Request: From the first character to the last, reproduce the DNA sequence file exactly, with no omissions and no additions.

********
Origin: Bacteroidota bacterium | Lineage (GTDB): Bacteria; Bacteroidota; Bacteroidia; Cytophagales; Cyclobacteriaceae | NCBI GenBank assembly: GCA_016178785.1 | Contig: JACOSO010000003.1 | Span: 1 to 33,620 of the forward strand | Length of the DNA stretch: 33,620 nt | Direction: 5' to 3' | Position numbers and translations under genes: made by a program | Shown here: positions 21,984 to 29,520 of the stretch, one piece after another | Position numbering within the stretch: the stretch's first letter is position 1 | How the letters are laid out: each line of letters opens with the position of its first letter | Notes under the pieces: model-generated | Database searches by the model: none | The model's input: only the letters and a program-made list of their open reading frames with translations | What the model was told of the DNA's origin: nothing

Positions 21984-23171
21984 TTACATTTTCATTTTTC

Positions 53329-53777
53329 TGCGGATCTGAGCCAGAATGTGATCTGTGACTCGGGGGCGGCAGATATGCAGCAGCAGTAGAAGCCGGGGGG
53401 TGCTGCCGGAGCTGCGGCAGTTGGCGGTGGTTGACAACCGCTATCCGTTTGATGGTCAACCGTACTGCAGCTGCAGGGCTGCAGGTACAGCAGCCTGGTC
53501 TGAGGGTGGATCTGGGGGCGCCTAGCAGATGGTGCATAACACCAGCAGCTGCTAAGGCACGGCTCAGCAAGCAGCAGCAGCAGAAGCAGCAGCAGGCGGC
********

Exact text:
Origin: Bacteroidota bacterium | Lineage (GTDB): Bacteria; Bacteroidota; Bacteroidia; Cytophagales; Cyclobacteriaceae | NCBI GenBank assembly: GCA_016178785.1 | Contig: JACOSO010000003.1 | Span: 1 to 33,620 of the forward strand | Length of the DNA stretch: 33,620 nt | Direction: 5' to 3' | Position numbers and translations under genes: made by a program | Shown here: positions 21,984 to 29,520 of the stretch, one piece after another | Position numbering within the stretch: the stretch's first letter is position 1 | How the letters are laid out: each line of letters opens with the position of its first letter | Notes under the pieces: model-generated | Database searches by the model: none | The model's input: only the letters and a program-made list of their open reading frames with translations | What the model was told of the DNA's origin: nothing

Positions 21984-23171
21984 TTACATTTTCATTTTTC

Positions 53329-53777
53329 TGCGGATCTGAGCCAGAATGTGATCTGTGACTCGGGGGCGGCAGATATGCAGCAGCAGTAGAAGCCGGGGGG
53401 TGCTGCCGGAGCTGCGGCAGTTGGCGGTGGTTGACAACCGCTATCCGTTTGATGGTCAACCGTACTGCAGCTGCAGGGCTGCAGGTACAGCAGCCTGGTC
53501 TGAGGGTGGATCTGGGGGCGCCTAGCAGATGGTGCATAACACCAGCAGCTGCTAAGGCACGGCTCAGCAAGCAGCAGCAGCAGAAGCAGCAGCAGGCGGC